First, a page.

Against this sketch of the text's backgrounds and reception, let us examine AElfric's sources for his Lives of Saints and what antecedents for the use of the Abgar legend in hagiographical writings they may provide. The first clue that AElfric may be treating his subject delicately comes, as I suggested at the outset, from his positioning of the Abgar legend at the end of the passio of Abdon and Sennes. There appears to be no precedent for this arrangement. (35) AElfric's likely sources in the Cotton-Corpus legendary do not indicate any connection of the texts there, although he may have drawn on a different tradition of the passio. (36) It must be regarded as extremely unlikely that AElfric combined the two narratives on the model of some version unknown to us either before or after his time. In fact, the combination of the legend of Abgar with a saintly narrative that AElfric almost certainly would have been familiar with is also one that he seems to have avoided reproducing. Though his reasoning was rather anachronistic, Skeat was correct that the letter would have made more sense with the passio of Thomas, not strictly because of the evidence of the later Legenda Aurea but because of a long, earlier tradition that connected narratives of the martyrdom of the apostle Thomas to the Abgar legend through the translation of the saint's remains to Edessa. (It is worth noting here, too, that the Legenda Aurea records the legend and the text of both letters in the passio of Simon and Jude, an apparently straightforward connection of the story of the martyrdom of Jude, also called Thaddeus, with his earlier journey to Edessa that fulfilled Jesus' promise in his letter to Abgar. (37) But AElfric's passio of Simon and Jude in his Second Series of Catholic Homilies says nothing at all about the Abgar legend and probably derives from a different tradition from that represented by the version in the Legenda Aurea. (38) A detail related in Rufinus and preserved by AElfric may confirm this: Rufinus and AElfric after him make clear that the Thaddeus who embarks upon Jesus' mission to Abgar was one of the seventy, not one of the twelve disciples as the Legenda Aurea says. (39) And, regardless, the evidence of the Cotton-Corpus legendary in no way indicates that the combination of the saints' passio with the Abgar legend would have been known to AElfric, (40) so we can dismiss later traditions that combined the legend with the passio of Simon and Jude as irrelevant to traditions that AElfric would have known.)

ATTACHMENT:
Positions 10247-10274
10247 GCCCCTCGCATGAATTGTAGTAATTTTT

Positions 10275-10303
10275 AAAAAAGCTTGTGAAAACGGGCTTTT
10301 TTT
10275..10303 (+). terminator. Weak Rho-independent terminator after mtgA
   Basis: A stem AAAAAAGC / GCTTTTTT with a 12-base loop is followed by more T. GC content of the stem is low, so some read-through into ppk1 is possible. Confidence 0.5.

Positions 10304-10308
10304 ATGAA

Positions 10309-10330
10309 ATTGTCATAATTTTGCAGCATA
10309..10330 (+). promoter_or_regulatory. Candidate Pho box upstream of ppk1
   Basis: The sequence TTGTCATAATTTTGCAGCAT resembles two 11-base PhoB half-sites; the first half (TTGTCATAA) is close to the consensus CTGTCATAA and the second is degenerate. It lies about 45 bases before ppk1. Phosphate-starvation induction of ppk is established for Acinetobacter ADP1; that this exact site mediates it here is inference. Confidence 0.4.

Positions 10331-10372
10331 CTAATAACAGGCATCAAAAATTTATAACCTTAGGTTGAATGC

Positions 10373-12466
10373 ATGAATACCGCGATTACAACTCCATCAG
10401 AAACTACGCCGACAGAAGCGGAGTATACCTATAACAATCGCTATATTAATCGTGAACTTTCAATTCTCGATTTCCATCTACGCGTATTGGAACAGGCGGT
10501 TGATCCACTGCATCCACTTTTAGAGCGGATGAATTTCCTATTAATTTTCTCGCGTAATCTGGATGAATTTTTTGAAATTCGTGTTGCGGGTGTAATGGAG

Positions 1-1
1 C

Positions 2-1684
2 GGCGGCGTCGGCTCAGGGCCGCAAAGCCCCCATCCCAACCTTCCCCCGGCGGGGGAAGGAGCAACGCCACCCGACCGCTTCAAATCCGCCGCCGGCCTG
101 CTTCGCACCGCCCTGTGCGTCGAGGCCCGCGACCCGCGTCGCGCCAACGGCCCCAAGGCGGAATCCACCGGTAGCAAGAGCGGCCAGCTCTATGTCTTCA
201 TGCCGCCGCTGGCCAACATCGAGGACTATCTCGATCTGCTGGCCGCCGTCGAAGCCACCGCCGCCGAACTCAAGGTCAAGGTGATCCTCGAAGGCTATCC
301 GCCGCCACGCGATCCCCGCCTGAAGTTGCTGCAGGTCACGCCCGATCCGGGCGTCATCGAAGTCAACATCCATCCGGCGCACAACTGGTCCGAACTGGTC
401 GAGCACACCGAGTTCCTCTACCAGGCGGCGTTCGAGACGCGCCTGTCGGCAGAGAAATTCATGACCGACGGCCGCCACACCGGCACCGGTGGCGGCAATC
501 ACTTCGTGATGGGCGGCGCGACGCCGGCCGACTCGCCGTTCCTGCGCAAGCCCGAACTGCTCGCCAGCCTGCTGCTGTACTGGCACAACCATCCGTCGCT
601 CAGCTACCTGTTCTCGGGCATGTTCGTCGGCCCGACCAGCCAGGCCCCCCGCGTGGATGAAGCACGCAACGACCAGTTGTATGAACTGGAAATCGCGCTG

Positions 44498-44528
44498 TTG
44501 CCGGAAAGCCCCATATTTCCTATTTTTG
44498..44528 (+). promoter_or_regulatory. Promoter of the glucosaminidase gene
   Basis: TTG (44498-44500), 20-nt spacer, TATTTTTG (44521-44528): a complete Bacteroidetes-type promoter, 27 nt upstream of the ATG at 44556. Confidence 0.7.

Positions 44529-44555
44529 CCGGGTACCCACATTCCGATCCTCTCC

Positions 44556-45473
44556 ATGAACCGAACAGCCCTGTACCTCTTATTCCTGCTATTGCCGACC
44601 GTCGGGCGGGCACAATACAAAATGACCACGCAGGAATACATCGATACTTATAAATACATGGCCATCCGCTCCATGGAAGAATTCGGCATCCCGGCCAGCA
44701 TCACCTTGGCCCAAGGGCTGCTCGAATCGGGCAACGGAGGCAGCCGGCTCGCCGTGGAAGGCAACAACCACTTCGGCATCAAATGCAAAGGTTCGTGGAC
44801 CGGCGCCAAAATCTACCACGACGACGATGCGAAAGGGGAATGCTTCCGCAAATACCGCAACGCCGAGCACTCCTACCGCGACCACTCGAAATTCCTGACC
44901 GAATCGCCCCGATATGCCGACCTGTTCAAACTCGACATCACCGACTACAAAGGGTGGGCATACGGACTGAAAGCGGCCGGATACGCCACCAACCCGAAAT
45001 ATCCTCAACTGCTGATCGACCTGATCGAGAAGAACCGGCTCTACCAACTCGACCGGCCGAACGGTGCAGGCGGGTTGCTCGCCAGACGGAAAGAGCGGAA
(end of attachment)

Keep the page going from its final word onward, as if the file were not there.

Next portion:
But what does the passio of Thomas say about the Abgar legend, and, if this was known to AElfric, as seems likely, why might he have chosen to separate the two narratives? Rufinus states that Thomas sent Thaddeus to Edessa, and tradition asserted that Thomas's remains were brought to Edessa after his martyrdom in the east. It is a tradition that AElfric seems somewhat reluctant to acknowledge fully, saying only that "se godes apostol weard syddan geferod to syrian lande mid micelre arwurdnysse bam aelmihtigan to lofe se pe on ecnysse rixad riclice mihtig" [The apostle of God was carried to Syrian land afterwards with great honor to the praise of the Almighty who reigns in eternity gloriously mighty] (424). AElfric's nondescript claim that Thomas's remains were taken "to syrian lande" is an echo of the more detailed endings to the passio of Thomas found elsewhere. Legends about the apostle Thomas seem to have been in wide circulation from at least as early as the fourth century and formed one-fifth of the earliest and most influential apocryphal Acts of the Apostles. (41) The Greek Acta Thomae may have been based on a Syrian original that was the text's first composition in, perhaps, the third century. (42) Later Latin recensions of the Greek Acta resulted in two interrelated strains of Thomas narratives in the early medieval West. De miraculis beati Thomae apostoli, perhaps the earlier of these, may be a redaction of one of the major complexes of Greek Thomas Acta. (43) This text was later adapted and incorporated as book nine in the Pseudo-Abdias collection Historia Certaminis Apostolici. (44) The Passio sancti Thomae apostoli represents a slightly different iteration of available Thomas materials and naturally constitutes the immediate source for the martyr dom of Thomas in the Latin West. The similarities of the De miraculis and Passio texts make for a complicated and uncertain textual history, but they do confirm that narratives of Thomas the Apostle were firmly linked to the Abgar legend in their various Latin redactions because both make direct reference to Abgar, Edessa, and, most importantly, to Jesus' famous letter to the king. De miraculis notes in its beginning that